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Newt Gingrich, Michele Bachmann, and the Politics of Google Glass

The optics of Orwellian optics aren't optimal.

Newt Gingrich is a man of futurist, science-fictional proclivitiesRemember his campaign dreams of a moon colony, for instance? He is just the sort of man who’d swoon for Google Glass, and so when pictures surfaced this morning of Gingrich wearing Glass, it wasn’t at all surprising. (He’d gotten access to the pair by tweeting in the #ifihadglass competition, and promising that he’d use it to share the view from his zoo trips—another Gingrich obsession.) Gingrich isn’t the only or even the first erstwhile GOP presidential candidate to be spotted in the technology. That honor belongs to Michele Bachmann, who was photographed wearing Glass all the way back in May. The only other major politician of whom I can find Glass-wearing evidence is Democratic Representatve John Dingell, who holds the honor of being the longest-serving congressman ever. The video of Dingell trying the face-computer out and declaring “This is quite a machine!” has the feeling of sideshow barkerism. World’s oldest man tries world’s newest technology! Step right up, folks!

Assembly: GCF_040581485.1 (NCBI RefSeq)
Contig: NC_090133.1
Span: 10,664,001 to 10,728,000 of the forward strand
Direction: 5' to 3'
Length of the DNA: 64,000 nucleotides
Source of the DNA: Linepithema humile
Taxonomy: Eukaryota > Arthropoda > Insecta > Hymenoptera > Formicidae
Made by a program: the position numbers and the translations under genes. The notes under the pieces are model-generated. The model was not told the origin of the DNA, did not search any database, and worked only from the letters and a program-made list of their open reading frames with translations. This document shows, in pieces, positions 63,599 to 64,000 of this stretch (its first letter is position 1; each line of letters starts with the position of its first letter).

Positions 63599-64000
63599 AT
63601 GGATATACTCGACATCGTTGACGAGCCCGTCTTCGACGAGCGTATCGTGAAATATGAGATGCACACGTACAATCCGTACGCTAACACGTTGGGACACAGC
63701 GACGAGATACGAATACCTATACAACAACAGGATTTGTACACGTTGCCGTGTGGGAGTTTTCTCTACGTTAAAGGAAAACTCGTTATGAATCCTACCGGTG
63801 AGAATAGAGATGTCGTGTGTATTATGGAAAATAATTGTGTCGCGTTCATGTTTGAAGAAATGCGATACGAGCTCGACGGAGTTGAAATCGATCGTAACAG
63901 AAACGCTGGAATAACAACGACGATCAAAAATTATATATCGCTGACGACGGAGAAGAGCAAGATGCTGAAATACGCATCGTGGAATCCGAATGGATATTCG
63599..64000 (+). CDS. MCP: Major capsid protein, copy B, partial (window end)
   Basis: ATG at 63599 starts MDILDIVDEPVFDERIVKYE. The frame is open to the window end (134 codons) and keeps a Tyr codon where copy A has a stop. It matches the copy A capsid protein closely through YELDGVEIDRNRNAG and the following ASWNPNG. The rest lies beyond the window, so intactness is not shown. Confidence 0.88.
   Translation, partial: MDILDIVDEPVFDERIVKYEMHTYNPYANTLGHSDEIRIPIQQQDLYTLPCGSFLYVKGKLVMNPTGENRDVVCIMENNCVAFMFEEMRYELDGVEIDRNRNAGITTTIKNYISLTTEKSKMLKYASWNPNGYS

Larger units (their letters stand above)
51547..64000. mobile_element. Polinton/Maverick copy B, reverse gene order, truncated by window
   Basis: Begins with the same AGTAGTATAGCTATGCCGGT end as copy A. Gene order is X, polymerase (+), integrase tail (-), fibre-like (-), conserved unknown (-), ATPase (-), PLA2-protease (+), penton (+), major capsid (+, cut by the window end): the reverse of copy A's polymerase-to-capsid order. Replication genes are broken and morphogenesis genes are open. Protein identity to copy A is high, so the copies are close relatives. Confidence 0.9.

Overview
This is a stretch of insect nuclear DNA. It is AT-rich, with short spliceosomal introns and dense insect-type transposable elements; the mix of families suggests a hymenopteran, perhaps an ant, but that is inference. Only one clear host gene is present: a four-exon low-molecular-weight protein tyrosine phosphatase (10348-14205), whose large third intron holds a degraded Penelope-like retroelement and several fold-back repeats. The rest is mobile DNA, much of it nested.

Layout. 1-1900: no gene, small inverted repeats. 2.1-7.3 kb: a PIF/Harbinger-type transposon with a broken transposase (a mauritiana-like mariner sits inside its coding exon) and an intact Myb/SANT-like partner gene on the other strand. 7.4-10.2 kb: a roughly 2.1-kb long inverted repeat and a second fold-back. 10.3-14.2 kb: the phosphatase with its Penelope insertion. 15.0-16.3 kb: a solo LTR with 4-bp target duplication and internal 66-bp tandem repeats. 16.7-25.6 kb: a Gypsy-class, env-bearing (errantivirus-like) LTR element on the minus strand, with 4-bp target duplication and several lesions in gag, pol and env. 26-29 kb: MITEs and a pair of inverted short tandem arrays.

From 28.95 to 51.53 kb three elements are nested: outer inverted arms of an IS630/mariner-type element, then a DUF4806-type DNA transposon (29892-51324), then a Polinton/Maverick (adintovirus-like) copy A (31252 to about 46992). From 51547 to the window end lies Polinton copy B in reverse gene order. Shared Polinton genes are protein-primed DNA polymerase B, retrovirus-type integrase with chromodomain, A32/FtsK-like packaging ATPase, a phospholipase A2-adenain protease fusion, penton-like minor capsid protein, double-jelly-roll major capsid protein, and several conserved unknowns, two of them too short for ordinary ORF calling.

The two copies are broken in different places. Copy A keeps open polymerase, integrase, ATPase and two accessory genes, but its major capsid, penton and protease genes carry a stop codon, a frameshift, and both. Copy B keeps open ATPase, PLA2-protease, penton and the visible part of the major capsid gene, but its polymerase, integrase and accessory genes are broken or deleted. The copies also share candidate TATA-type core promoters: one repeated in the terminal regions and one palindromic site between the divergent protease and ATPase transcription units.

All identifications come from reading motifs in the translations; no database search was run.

Gingrich, Bachmann, and Dingell all share one thing in common. Politically, they don’t have much to lose at this point, and something to gain from being perceived as forward-looking, in a rather literal sense. For Bachmann, especially, trying out something like Glass might help combat the perception that her worldview hasn’t been updated since 1768. For Dingell, it might help combat the notion that he was born in 1768. (And Newt, to reiterate, just is really really into this stuff.)

It’s interesting, but not surprising, that fewer politicians haven’t seized on that gambit. Sarah Palin, for instance, turned down the chance to wear Glass at a public event. Her husband Todd supposedly asked a reporter from the Verge “What’s in it for us?”  Not a bad question, actually. Google Glass isn’t just out of a science fiction future; for many people, it’s out of an Orwellian one. The news cycle out of Washington, lately, has been an Orwellian one too, thanks to Edward Snowden and co. What politician wants to be caught wearing the Big Brother accessory in the middle of the Big Brother panic?  Even if they’re not posing for a photo-op, the pictures would surely get out: someone’s always watching, after all.